Presumptive Republican presidential nominee Senator John McCain has chosen Alaska Governor Sarah Palin as his vice presidential running mate, describing her as a tough political fighter. VOA's Dan Robinson has this profile of Governor Palin, who is a relative political unknown, and only the second woman to run on the national ticket of a major U.S. political party.
Palin, 44, was elected governor in 2006 as a political reformer, becoming the first woman and the youngest person to serve as Alaska's chief executive.
With an 80 percent approval rating, she has been outspoken on political ethics.
McCain passed over a number of better known contenders, announcing his choice in an appearance before supporters in Dayton, Ohio. He calls Palin a fighter for principles, from outside of Washington, with working class roots.
"I found someone with an outstanding reputation for standing up to special interests and entrenched bureaucracies, someone who has fought against corruption and the failed policies of the past, someone who has stopped government from wasting taxpayers' money on things they don't want or don't need, and put it back to work for the people," McCain said.
The mother of five children, including one born this past April with Downs Syndrome, Palin is a strong opponent of abortion. That is an important issue for conservative and evangelical voters, whose support is key to McCain in his bid to win the presidency.
Political analysts also see the selection of Palin as an effort to win over Democratic and independent women voters who were disappointed by Senator Hillary Clinton's loss in the Democratic Party primary process to Senator Barack Obama. It's the first time a woman has been selected to run on a Republican national ticket, and only the second time a woman has been chosen for a major party slot. Democrat Geraldine Ferraro was selected as the vice-presidential candidate in 1984 by Walter Mondale.
Palin made a pointed reference to her status as a woman candidate as she appeared with McCain one day after the Democratic convention ended in Denver, Colorado, suggesting that Clinton supporters should now shift their support to the Republican ticket.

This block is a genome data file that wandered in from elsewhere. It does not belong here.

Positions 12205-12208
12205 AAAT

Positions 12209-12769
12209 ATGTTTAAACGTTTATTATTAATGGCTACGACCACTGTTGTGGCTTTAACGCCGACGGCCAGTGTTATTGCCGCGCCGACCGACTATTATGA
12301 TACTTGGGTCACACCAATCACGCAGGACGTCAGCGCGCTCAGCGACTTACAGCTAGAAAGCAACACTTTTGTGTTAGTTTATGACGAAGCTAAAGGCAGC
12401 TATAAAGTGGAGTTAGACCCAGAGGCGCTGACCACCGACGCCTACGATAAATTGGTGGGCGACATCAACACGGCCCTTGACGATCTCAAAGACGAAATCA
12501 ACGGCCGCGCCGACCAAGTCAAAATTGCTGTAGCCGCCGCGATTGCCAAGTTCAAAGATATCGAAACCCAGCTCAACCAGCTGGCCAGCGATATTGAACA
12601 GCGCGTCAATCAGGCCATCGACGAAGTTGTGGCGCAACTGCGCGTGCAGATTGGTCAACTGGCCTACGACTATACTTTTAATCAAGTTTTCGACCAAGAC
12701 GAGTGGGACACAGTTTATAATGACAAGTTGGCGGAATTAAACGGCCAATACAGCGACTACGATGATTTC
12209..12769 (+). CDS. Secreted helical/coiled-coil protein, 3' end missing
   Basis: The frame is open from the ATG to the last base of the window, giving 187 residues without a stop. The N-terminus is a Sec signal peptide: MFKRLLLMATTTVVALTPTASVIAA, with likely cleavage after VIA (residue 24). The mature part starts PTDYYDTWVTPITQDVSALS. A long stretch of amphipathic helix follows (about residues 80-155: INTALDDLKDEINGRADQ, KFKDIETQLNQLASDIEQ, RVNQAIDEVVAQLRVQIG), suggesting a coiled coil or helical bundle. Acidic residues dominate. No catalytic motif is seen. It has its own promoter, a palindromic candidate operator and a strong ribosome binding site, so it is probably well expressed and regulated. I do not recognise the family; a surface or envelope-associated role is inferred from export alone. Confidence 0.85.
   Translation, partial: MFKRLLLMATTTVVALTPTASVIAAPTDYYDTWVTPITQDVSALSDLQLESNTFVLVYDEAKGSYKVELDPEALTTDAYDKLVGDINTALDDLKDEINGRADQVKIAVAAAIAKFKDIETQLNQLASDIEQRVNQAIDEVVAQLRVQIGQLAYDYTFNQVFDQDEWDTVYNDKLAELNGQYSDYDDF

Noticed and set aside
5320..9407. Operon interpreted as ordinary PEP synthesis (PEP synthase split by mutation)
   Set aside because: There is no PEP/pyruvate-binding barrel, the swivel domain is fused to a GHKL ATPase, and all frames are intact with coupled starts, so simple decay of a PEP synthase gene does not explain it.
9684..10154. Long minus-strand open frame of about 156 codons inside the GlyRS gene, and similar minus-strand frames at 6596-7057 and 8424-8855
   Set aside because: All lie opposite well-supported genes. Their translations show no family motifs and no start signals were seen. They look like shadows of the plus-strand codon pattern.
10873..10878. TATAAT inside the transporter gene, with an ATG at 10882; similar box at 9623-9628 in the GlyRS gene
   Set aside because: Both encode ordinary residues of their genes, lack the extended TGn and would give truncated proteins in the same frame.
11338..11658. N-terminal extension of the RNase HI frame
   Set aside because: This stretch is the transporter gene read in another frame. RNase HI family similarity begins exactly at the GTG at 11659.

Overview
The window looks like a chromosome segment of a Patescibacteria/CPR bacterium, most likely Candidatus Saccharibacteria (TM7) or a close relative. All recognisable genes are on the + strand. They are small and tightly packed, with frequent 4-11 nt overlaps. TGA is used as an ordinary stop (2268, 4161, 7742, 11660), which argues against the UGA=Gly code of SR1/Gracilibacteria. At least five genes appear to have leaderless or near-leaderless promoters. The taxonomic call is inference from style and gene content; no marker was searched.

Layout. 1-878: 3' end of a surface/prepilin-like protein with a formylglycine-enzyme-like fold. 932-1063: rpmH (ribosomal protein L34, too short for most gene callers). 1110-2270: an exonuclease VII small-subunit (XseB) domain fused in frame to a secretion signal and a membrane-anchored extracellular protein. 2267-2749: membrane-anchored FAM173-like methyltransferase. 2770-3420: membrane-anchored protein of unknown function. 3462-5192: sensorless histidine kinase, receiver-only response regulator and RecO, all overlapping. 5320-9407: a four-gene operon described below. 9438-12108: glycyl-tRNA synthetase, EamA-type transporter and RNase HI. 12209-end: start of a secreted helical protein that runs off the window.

"It was rightly noted in Denver this week that Hillary left 18 million cracks [people who voted for Clinton] in the hardest 'glass ceiling' in America, but it turns out the women of America aren't finished yet, and we can shatter that glass ceiling once and for all," she said.
Senator McCain also may be attempting to counter voter concerns about his age. If elected, he would be 72 when sworn in as president.
Palin praised McCain for his military service in Vietnam, saying he has the foreign policy experience needed for the presidency, and political independence necessary to change the way Washington works.
"No leader in America has shown these qualities so clearly, or presented so clear a threat to business-as-usual in Washington, as Senator John S. McCain," said Palin. "This is a moment when principles and political independence matter a lot more than just the party line, and this is a man who has always been there to serve his country, not just his party."
The surprise choice of Palin came after Barack Obama formally accepted the Democratic presidential nomination, with a major speech before 80,000 people in a stadium in Denver, Colorado.
Analysts say McCain is taking a huge political risk by choosing a relative political unknown, in contrast with the Democratic vice presidential candidate Joe Biden, a Washington veteran who has extensive foreign affairs experience. Palin and Biden both have sons in the military and National Guard who will be deploying to Iraq.
President Bush in a statement Friday said McCain's selection of Palin shows Americans can trust him to make wise decisions.